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I want to generate a generic list where the type of the list is known only at runtime (its the type of the object, which create that list).

Complete description:

I want to implement this functionality in a abstract class, so i know the parent class before runtime.

Don't know how to do that.

    Class myClass = getClass().getSuperclass();
    LinkedList<myClass> list = new LinkedList<myClass>();

does not work. Any ideas?

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You can refer this link:- blog.xebia.com/2009/02/07/… –  Rahul Tripathi Oct 12 '12 at 16:16
2  
I think the best you can do is make a LinkedList<Object>. Java isn't Javascript. –  Gene Oct 12 '12 at 16:16

4 Answers 4

up vote 3 down vote accepted

Generics are largely a compile time feature so it doesn't have any meaning in this context.

You can just write

List list = new LinkedList();

I usually prefer ArrayList if you can use that. ;)

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I'm not 100% clear on the question, but should the OP type them as <?> if he is actually making them to be used with a variety of classes? –  Windle Oct 12 '12 at 16:20
2  
@Windle: You can't add anything but null to a List<?>. The ? means "an unknown but specific type", not "anything". –  Mark Peters Oct 12 '12 at 16:22
    
<?> means it doesn't know what type it can safely add and null is the only value which can be cast to anything. What you get from the list will be an Object –  Peter Lawrey Oct 12 '12 at 16:30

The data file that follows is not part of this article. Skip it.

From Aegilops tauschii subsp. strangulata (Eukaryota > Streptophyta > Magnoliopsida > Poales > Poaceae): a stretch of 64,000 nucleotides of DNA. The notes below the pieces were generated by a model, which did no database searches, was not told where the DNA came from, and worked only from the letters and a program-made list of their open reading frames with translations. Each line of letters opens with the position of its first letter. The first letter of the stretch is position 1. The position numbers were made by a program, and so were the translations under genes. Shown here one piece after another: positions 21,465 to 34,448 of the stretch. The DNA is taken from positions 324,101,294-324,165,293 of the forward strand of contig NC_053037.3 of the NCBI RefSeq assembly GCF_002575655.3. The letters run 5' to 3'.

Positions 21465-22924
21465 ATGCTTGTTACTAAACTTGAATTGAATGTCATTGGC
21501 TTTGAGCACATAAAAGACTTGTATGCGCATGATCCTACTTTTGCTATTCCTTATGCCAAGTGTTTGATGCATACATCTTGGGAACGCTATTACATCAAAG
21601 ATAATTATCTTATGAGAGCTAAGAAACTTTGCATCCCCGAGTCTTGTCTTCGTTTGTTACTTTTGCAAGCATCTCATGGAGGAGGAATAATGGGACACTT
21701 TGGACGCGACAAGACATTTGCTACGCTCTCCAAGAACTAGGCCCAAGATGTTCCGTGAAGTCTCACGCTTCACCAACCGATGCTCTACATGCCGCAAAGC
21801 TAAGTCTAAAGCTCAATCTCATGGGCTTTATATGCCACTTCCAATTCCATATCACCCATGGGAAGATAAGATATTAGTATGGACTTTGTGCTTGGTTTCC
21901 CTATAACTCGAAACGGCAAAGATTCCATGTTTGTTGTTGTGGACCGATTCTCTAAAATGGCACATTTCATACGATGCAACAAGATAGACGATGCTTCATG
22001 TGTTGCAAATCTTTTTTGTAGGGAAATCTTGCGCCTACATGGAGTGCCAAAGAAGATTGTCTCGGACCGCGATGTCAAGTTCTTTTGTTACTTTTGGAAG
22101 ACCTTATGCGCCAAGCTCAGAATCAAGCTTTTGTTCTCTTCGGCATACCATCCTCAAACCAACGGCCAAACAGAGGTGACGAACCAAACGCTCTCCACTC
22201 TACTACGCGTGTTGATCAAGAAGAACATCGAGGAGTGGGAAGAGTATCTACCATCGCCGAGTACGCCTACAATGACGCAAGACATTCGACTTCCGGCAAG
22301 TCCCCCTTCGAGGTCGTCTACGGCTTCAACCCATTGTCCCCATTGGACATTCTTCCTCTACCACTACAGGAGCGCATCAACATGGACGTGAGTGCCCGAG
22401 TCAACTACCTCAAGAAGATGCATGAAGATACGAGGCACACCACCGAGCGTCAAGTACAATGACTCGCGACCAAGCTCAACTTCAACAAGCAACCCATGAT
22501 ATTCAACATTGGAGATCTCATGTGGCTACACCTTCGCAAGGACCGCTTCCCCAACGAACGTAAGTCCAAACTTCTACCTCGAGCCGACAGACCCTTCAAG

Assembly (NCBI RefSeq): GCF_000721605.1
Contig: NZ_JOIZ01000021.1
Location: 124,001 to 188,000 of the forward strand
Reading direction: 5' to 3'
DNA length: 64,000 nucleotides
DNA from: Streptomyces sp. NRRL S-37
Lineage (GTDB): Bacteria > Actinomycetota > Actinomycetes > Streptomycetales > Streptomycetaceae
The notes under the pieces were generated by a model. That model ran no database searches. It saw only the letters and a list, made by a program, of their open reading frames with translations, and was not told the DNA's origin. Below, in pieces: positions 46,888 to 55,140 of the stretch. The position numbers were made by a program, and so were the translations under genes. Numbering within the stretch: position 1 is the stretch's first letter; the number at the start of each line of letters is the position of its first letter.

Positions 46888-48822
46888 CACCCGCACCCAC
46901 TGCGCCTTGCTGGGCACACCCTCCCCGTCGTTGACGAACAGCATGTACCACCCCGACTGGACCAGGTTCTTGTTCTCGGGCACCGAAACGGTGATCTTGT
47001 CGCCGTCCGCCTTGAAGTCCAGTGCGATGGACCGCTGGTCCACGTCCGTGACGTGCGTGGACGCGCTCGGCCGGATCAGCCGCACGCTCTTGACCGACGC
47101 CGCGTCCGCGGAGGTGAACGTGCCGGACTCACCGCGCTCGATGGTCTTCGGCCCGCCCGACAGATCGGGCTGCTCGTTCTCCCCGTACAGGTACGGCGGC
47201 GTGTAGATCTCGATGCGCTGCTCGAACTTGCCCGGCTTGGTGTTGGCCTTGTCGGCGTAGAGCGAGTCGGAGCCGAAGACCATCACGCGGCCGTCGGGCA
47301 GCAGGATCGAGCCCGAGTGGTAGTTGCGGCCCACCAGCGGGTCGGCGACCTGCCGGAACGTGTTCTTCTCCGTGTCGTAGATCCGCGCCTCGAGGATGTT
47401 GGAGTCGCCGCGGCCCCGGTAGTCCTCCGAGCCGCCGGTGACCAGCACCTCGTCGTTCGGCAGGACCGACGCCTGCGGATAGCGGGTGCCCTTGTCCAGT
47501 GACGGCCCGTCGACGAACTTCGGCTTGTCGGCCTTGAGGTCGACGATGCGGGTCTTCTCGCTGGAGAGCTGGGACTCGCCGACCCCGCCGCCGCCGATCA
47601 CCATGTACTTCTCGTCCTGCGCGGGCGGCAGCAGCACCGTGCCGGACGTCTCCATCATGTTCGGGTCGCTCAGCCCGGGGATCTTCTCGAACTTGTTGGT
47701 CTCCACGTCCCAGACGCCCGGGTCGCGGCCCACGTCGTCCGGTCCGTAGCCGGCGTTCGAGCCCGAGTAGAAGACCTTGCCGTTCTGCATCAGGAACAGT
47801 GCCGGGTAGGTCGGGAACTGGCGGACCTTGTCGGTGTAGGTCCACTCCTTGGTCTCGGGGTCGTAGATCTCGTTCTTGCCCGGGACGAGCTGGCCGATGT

So generics are nice to have for getting errors before / while compiling if operations on a specific type are not allowed? But if i dont know the type before compiling there is no benefit for me? –  Fabian Knapp Oct 12 '12 at 16:37
    
@MarkPeters Ya, think I read it wrong. Wasn't trying to say he could add multiple types to one list though. Thought he wanted to declare the list in an abstract class, hence <?>, and then he would initialize it to whatever type he used to extend the abstract. I appreciate the responses though =) –  Windle Oct 12 '12 at 16:40

or you can just write:

    List<Object> list = new LinkedList<Object>();
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+1 I would say this is probably a better option than using raw types, since the Java Language Specification states that raw types may be disallowed in the future. JLS 4.8 –  Edwin Dalorzo Oct 12 '12 at 16:31

Simply use Non-Generics ArrayList

ArrayList arrList = new ArrayList();

even you can use the <?>

Thought using the List will be good, as it show the principle of "Program in Interface rather than implementation"

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the reference variable should be List so we program to interfaces –  RNJ Oct 12 '12 at 16:23
    
@MyNameIsTooCommon Yup thats a good programming philosophy... –  Kumar Vivek Mitra Oct 12 '12 at 16:26

Another option would be to parametrize the abstract class with the type of the extending class. This is a bit over-engineered, but should work:

package test;

import java.util.ArrayList;
import java.util.List;

public class  AbstractListHolder<T> {

    private List<T> list = new ArrayList<T>();

    List<T> getList() {
        return list;
    }

}

class ListHolder extends AbstractListHolder<ListHolder> {

    void doSomething() {
        getList().add(this);        
    }

}
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